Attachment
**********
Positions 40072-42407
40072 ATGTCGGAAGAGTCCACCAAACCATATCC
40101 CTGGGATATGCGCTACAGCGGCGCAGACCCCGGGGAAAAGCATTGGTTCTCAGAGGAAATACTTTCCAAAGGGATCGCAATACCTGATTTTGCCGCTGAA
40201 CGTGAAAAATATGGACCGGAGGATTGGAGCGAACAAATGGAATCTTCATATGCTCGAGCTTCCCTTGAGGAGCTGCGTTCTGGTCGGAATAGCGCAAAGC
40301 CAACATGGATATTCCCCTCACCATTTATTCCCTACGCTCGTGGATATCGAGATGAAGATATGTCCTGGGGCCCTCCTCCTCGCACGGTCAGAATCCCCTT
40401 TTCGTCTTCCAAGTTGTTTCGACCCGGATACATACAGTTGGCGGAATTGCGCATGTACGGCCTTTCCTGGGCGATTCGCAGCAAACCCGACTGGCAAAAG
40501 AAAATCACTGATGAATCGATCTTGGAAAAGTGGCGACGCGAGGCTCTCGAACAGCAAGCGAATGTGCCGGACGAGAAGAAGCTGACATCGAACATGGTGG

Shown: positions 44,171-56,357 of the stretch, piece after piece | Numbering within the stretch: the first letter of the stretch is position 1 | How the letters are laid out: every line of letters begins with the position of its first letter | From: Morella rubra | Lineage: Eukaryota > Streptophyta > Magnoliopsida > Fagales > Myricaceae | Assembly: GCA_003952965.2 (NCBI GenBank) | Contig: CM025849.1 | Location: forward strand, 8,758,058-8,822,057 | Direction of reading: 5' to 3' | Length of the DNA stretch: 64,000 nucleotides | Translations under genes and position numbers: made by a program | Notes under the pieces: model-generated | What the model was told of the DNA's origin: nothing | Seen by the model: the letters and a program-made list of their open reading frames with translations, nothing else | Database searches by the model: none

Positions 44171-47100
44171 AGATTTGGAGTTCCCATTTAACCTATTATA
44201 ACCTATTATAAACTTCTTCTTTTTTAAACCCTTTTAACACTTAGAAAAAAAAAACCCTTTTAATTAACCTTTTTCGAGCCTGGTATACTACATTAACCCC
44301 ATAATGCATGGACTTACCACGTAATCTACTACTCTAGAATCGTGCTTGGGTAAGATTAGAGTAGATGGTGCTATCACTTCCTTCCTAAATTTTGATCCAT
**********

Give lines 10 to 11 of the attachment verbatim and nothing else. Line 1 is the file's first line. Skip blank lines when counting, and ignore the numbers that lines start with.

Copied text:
44171 AGATTTGGAGTTCCCATTTAACCTATTATA
44201 ACCTATTATAAACTTCTTCTTTTTTAAACCCTTTTAACACTTAGAAAAAAAAAACCCTTTTAATTAACCTTTTTCGAGCCTGGTATACTACATTAACCCC